Here's more proof that C&W authenticity doesn't mean jack anymore. Kelly Hogan, whose past gigs have included stints with the Jody Grind and the Rock*a*Teens (not to mention a day job doing publicity for the very label that released this disc), is no one's idea of a homegrown country chanteuse. Likewise, the members of the Pine Valley Cosmonauts, a pickup project created by Jon Langford (a founder of the Mekons -- and a native of England), can't exactly trace their lineage to Bob Wills despite having produced a tribute album in his honor last year. Yet Underdog generates more country-style pleasure than a truckload of Faith Hill CDs.
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The tunes here hail from a wide variety of sources -- some from Hogan, Langford and their associates; others from venerated country or rock tunesmiths (among the covers on hand are "[It's a Mighty Thin Line] Between Love and Hate," co-written by Johnny Paycheck, Willie Nelson's potent "I Still Can't Believe You're Gone" and the Band chestnut "Whispering Pines"); and one, "Papa Was a Rodeo," from Magnetic Fields frontman Stephin Merritt, who's not exactly renowned as a Nashville maven. Yet what makes the selections hang together is a musical attitude that mingles respect for tradition with a refusal to be hamstrung by it. This is no quasi-parody by outsiders who get a charge out of playing the hayseed, as the deeply sentimental rendering of Langford's "Mystery" ably demonstrates. And although the horn section that decorates "I Don't Believe in You" has more in common with Memphis soul than Memphis country, it's no less heartfelt for having an unconventional ancestry.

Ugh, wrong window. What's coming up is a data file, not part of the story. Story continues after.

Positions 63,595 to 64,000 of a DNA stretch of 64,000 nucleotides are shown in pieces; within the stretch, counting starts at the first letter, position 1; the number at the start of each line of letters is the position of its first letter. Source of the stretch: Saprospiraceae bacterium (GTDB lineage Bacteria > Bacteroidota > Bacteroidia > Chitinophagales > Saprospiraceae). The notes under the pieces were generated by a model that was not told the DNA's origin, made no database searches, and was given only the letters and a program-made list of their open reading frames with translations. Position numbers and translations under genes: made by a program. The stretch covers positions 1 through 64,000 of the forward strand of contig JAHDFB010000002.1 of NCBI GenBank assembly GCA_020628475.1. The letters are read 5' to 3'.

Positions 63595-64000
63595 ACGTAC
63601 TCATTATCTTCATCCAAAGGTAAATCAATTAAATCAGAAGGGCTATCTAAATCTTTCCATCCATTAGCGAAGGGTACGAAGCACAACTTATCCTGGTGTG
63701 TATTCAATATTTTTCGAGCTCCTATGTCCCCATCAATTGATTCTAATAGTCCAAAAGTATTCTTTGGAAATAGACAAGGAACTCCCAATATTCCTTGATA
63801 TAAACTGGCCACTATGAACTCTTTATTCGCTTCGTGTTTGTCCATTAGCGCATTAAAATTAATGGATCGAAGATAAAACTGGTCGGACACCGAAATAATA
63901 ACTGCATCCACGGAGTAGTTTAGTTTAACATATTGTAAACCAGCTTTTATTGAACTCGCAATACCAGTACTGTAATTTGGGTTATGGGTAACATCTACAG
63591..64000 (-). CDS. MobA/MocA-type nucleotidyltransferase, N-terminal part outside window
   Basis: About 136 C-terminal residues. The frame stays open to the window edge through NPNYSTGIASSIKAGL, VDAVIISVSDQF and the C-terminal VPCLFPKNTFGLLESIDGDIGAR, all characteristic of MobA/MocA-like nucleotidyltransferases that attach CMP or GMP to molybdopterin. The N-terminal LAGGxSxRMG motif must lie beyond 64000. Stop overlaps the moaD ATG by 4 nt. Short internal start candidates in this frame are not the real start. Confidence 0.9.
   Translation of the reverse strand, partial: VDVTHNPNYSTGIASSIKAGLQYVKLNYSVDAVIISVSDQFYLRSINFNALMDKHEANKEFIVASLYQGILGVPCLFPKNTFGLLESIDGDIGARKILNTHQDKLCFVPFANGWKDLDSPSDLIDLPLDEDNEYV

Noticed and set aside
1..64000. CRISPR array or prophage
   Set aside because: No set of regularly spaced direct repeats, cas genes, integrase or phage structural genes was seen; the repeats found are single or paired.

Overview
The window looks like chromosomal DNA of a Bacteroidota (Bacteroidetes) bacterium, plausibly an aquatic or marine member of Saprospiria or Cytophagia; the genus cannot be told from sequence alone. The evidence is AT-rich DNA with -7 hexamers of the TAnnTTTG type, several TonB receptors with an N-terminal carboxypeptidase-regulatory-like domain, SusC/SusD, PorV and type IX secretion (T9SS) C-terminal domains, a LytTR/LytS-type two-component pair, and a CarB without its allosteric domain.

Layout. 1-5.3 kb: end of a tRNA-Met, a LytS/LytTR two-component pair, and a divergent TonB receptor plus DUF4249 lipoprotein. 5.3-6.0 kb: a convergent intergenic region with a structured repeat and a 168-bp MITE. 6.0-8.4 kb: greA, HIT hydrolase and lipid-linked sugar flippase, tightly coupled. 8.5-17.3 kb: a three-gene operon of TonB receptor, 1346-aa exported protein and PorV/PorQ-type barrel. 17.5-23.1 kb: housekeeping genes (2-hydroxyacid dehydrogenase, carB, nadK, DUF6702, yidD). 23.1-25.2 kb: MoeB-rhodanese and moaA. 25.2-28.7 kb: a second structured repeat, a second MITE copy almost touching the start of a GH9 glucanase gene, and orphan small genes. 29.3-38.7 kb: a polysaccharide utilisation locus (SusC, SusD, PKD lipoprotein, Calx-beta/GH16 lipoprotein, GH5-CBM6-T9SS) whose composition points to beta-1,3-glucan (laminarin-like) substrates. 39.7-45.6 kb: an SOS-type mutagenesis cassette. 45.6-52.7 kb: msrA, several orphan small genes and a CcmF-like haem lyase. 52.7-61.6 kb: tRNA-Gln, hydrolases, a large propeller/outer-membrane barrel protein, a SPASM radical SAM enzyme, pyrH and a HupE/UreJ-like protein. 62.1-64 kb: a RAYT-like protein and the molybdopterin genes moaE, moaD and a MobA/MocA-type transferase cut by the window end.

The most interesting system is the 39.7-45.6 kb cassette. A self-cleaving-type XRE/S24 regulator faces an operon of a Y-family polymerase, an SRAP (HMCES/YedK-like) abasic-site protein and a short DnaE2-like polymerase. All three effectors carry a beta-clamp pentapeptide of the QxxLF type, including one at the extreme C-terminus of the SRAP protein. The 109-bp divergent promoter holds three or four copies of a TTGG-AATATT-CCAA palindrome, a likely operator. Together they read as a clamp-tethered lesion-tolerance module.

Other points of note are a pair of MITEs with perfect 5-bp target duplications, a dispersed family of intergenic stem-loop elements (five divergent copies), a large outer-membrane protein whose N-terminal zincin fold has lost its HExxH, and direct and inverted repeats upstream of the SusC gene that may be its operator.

A few ditties threaten to list into jokiness, most notably "Crackers Rule," complete with what's described as a "George C. Scott IS Patton" trumpet solo by Dave Max Crawford. But Hogan is wink-free throughout, delivering her lines with a smoky gravity that's both pure and reassuring. Another Bloodshot gem, Beneath the Country Underdog makes straying from the beaten path seem like the only way to go.